In Europe, Mario Draghi, the head of the European Central Bank, initiated a bold conversation on monetary stimulus measures. Reality has set in across the Eurozone that the euro is too strong and inflation too weak for enduring economic expansion.

22. Now Tack! -

In sailing, when the wind shifts direction, you must move your sails or risk losing the wind. The first indication of a shifting breeze comes from the telltales, strips of lightweight material attached to the sails that foreshadow a change in conditions. Recently, the market telltales have been active.

23. Employers, Workers Navigate Compliance Rules -

As a certified health care reform specialist, Tim Finnell can stand back and from a distance say the Affordable Care Act does not really have a beginning and an end.

“There will never be final rules,” said Finnell, the president and founder of Group Benefits LLC. “Everything’s going to keep changing.”

24. Higher Markets Ahead? -

Fed testimony last week addressed burning economic and policy questions for investors. How did they respond? Fearfully, joyfully and indifferently. Just as they have to nearly every news item so far this year.

25. Looking Backward and Forward -

The Look Back This time last year we predicted that 2013 would revive investor animal spirits. In fact, investors were downright euphoric last year, absolutely gorging themselves on stocks, buying at a record pace.

26. This week in Memphis history: Feb. 28-March 6 -

1974: On the front page of The Daily News, J.C. Penney Co. announced it would lease a new 508,700-square-foot hardware/automotive national distribution center in Southaven’s Freeport Industrial Park at State Line and Rostin roads. The center was being built by Boston-based Cabot, Cabot and Forbes Co. Southaven was still an unincorporated suburb at the time, governed by the DeSoto County government and growing in terms of economic development as growth in Whitehaven began to spill over across the state line. Southaven would be incorporated in 1981.

27. How to Fight the Flat -

Markets have regained their composure after a sharp, but necessary, sell off in early January. Sentiment has now retreated from the euphoric levels reached toward the end of last year, to more neutral levels.

28. Muddling Through the Muddling Through -

Last week’s December jobs number was billed as an economic tiebreaker after a string of mixed data. The release depicted a softening employment environment. The U.S. economy created 113,000 jobs in January against expectations of 185,000. Over the trailing three months, the economy has added an average of about 150,000 new jobs per month versus 200,000 per month reached last summer/fall. With the jobs market downshifting, can the Fed do more?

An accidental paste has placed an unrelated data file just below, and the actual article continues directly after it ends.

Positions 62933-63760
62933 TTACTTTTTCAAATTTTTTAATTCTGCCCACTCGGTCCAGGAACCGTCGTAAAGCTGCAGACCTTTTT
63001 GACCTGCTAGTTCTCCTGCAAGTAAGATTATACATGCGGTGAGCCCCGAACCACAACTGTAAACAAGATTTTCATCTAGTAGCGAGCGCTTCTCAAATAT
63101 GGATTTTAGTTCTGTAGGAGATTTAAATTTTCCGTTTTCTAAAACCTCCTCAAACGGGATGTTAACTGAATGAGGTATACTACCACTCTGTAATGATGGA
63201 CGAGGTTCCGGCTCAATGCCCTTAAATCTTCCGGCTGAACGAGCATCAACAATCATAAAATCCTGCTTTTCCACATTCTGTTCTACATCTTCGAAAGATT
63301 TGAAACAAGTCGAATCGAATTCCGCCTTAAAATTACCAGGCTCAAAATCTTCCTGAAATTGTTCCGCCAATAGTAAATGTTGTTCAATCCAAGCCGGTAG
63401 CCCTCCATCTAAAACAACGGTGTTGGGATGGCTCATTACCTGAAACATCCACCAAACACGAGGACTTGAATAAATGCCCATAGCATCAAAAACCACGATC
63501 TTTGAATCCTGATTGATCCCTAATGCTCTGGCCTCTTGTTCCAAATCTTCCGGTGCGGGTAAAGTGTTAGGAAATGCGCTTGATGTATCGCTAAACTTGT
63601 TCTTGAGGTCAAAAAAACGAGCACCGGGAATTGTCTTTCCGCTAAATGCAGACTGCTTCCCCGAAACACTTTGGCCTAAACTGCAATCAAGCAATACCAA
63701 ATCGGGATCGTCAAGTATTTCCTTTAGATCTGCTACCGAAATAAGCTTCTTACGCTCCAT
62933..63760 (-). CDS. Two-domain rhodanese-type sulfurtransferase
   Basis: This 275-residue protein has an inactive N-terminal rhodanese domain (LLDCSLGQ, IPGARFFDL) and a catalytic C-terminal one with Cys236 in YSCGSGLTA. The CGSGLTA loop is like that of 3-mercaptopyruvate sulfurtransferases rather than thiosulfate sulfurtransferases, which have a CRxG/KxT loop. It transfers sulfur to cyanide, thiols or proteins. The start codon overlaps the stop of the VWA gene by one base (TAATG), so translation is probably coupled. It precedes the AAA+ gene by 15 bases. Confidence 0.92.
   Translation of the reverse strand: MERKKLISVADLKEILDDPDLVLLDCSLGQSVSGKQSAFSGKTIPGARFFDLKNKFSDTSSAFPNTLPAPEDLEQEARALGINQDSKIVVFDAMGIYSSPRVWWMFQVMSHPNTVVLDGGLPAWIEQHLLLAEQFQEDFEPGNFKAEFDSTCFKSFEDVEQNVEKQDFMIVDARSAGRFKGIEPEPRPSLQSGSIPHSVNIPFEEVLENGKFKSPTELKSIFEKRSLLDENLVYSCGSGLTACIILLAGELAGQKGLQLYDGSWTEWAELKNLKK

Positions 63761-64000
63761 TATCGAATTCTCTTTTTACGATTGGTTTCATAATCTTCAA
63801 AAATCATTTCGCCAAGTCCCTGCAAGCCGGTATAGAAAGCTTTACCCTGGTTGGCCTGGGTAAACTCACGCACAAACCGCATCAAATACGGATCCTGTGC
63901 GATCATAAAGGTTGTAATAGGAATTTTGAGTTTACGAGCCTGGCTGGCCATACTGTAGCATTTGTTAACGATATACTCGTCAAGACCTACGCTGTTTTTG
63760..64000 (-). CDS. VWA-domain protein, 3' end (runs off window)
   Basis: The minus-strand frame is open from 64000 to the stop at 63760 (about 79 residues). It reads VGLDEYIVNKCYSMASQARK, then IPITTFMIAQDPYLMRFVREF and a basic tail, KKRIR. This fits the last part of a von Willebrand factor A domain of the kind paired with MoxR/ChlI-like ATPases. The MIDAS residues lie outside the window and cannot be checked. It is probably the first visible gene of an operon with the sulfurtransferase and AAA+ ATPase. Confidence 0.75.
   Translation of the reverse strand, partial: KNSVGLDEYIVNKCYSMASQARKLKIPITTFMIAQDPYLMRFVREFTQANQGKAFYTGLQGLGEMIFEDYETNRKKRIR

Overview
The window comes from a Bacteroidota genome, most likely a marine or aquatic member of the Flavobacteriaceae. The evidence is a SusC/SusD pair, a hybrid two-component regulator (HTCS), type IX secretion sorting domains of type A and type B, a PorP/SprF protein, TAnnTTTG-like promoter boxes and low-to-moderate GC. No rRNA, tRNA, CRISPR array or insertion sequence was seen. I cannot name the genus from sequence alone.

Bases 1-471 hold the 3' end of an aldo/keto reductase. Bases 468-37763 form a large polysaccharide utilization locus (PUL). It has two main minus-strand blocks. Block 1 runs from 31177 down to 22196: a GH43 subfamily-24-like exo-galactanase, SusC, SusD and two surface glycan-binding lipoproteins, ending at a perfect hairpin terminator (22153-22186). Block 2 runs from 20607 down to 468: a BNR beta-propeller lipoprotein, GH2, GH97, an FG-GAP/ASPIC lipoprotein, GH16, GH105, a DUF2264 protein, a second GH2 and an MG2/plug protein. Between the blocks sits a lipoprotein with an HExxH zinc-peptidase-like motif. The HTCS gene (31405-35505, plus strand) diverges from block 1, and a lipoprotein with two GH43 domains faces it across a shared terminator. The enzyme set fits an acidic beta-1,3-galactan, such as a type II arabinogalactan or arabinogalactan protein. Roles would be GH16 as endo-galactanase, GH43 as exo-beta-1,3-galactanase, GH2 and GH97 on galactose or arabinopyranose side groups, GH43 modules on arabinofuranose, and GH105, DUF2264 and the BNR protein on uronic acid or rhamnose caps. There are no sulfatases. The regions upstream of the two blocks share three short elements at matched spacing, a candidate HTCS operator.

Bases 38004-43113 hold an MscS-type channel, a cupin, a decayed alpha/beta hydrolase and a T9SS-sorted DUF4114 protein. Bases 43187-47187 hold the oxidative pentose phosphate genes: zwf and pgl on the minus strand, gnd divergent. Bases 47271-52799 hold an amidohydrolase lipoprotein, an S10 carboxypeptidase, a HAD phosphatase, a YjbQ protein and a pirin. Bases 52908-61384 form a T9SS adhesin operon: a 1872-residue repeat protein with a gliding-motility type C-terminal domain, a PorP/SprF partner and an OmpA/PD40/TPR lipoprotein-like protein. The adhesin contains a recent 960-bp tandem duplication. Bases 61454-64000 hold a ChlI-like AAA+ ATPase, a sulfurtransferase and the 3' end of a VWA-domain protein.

29. Gambling Industry Fights Self on Internet Gambling -

LAS VEGAS (AP) – Many experts believe online wagering is the future of gambling, but the casino industry is increasingly divided on the issue.

The latest evidence of the split came Monday as the Coalition to Stop Internet Gambling launched the first commercial in a six-figure campaign warning of the dangers of legalized Internet gambling. The coalition is emphasizing the possibility that criminals and terrorists may use online gambling to launder money.

30. Understanding 2014 -

Last week, the government released GDP statistics for the fourth quarter of 2013. Overall, the economy expanded at a 3.2 percent clip (above estimates). For the full year, the economy grew a less impressive 1.9 percent, but momentum was clearly built into the back half of the year. Expectations for 3 percent annual growth in 2014 remain intact.

31. What to Expect When You’re Expecting -

S&P 500 corporate earnings in 2013 likely grew about 6 percent. The S&P 500 price index, however, grew 29.6 percent. The difference between the growth in earnings and the growth in the price index amounts to P/E expansion.

32. It Pays to Look Forward -

The thundering herd that carried the equity markets into the record books in 2013 seemed spooked by the first few trading days of 2014. Should we read into this?

Perhaps, but it more likely indicates portfolio rebalancing rather than a widespread repositioning of wagers. Those rebalancing their portfolios need to sell stocks to provide currency to replenish underperforming asset classes. For those that shifting wagers, what new bets might pay off in 2014?